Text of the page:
Published on Development Impact

Weekly links November 10: causal inference from text data, exposure designs, being more creative, and more…

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·       Stanford Grit and Growth podcast with Steve Anderson about three of his experiments with businesses in different African countries: “you’ll hear why having a coach, getting classroom training, and learning how to delegate can drive growth and impact your bottom line”.

·       Doing causal inference from text-based data – a new paper in Science Advances discusses issues that arise and recommends a split-sample approach. “Texts are complex, high-dimensional objects; thus, researchers must find simpler, lower-dimensional representations for their texts to use them in scientific analyses. This simplification can be intuitive and familiar. For example, we might take a collection of emails and divide them into “spam” and “not spam.” We call the function that maps the documents into our measure of interest g…Our workflow highlights an identification and estimation problem that arises from a common source—using the same documents to both discover measures and estimate causal effects. By using the same documents to discover g and estimate effects, the analyst creates a problem where the categories obtained depend on the particular randomization. Consequently, each randomization could create a different codebook function g….researchers can simply divide one dataset into a training set for discovering measures and a test set for estimating causal effects”

·       In the latest issue of the Journal of Economic Perspectives, Liyang Sun and Jesse Shapiro provide a short introduction to analyzing exposure designs – e.g. when there is a national policy change, but some regions are more exposed to it than others, and the new literature on the problems with two-way fixed effects models for this when there are heterogeneous impacts – and they note when there is no totally unaffected region or unit, then no estimator can be guaranteed to be centered in a range around the true coefficients.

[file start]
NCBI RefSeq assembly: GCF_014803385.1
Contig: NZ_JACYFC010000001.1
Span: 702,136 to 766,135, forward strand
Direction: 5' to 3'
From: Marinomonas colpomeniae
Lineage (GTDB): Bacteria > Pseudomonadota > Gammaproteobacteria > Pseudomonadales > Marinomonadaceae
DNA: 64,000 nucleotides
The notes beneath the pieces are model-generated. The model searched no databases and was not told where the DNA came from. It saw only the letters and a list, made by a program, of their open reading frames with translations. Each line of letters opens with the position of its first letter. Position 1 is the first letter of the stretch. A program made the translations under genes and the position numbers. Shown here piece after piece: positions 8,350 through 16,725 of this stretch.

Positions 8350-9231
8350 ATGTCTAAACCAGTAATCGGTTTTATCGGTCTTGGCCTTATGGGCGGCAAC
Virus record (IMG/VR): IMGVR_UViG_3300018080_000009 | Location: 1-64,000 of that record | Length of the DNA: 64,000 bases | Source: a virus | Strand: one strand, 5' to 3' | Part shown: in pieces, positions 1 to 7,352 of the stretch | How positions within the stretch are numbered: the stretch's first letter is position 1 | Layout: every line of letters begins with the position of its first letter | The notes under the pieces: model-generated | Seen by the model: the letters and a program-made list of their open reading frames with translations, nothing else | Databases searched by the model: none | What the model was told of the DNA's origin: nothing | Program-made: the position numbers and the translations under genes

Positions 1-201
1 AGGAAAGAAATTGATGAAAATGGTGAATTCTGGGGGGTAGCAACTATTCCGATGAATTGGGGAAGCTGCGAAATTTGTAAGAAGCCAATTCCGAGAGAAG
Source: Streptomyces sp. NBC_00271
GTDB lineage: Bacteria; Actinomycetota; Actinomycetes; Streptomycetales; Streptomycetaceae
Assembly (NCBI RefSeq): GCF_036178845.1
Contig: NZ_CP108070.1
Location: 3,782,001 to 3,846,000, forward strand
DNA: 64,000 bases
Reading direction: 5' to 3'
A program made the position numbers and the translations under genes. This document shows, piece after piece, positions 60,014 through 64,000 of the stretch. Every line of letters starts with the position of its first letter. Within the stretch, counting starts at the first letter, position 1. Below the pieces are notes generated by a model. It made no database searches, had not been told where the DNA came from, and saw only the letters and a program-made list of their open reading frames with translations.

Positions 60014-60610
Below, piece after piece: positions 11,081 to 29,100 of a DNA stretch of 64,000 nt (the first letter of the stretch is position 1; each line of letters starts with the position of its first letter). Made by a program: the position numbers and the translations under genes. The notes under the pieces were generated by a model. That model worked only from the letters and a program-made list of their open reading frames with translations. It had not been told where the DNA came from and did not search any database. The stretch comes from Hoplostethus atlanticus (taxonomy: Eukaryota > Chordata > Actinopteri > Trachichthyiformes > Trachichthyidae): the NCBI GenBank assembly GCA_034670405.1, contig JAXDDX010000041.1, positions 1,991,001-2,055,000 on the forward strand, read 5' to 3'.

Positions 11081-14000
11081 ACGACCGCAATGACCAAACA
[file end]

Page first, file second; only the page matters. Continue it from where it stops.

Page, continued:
·       On the Brookings blog, Susanna Loeb and Carly Robinson discuss the good and bad of virtual on-demand tutoring, based on an experiment in middle schools in California: “take-up was low. Only 19% of students ever logged on and received help from a tutor. What’s more, struggling students were only half as likely to ever use the resource than their higher-achieving peers…We tested the effectiveness of the program and found positive effects for the students who used it. Accessing the opt-in tutoring increased the likelihood of students passing all of their courses.” They then did encouragement experiments to try to increase take-up, and found that engaging both students and parents simultaneously was the most effective, and helped get struggling students to use the tutoring.

·       Ethan Mollick shares a lot of interesting research findings on twitter. He has now started a substack, with his first post on how to be …more creative. “Among entrepreneurs, within-person differences in creativity over the course of a week are greater than across-person differences. That means that maximizing your own creativity may be more important than being a “naturally creative” person. So how can you maximize your creativity? The paper finds the two key determinants are sleep and time to reflect….Aside from rest, reflection and a wandering mind seem to help make you more creative. A study of scientists and artists found that 20% of their breakthrough ideas came while their mind was wandering, resulting in surprise “aha!” moments. Good ideas may actually come while commuting, letting your mind wander, and while showering” – not sure how credible many of these findings are, but an interesting starting point and justification for going to bed early, going for a run, then showering and calling it working on your next paper.

·       The Institute for Replication is looking for PhD students (and post-docs and professors) interested in taking part in a one-day “Replication games” either at the University of Calgary or virtually on November 26. Participants will get co-authorship on a meta-paper combining the replications. See here for details and to apply.

·       Conference call for papers: The MidWest International Economic Development Conference has submissions due Jan 5, and seems to have expanded the MidWest to now include Houston – which I guess is Florida’s MidWest.


David McKenzie

Lead Economist, Development Research Group, World Bank

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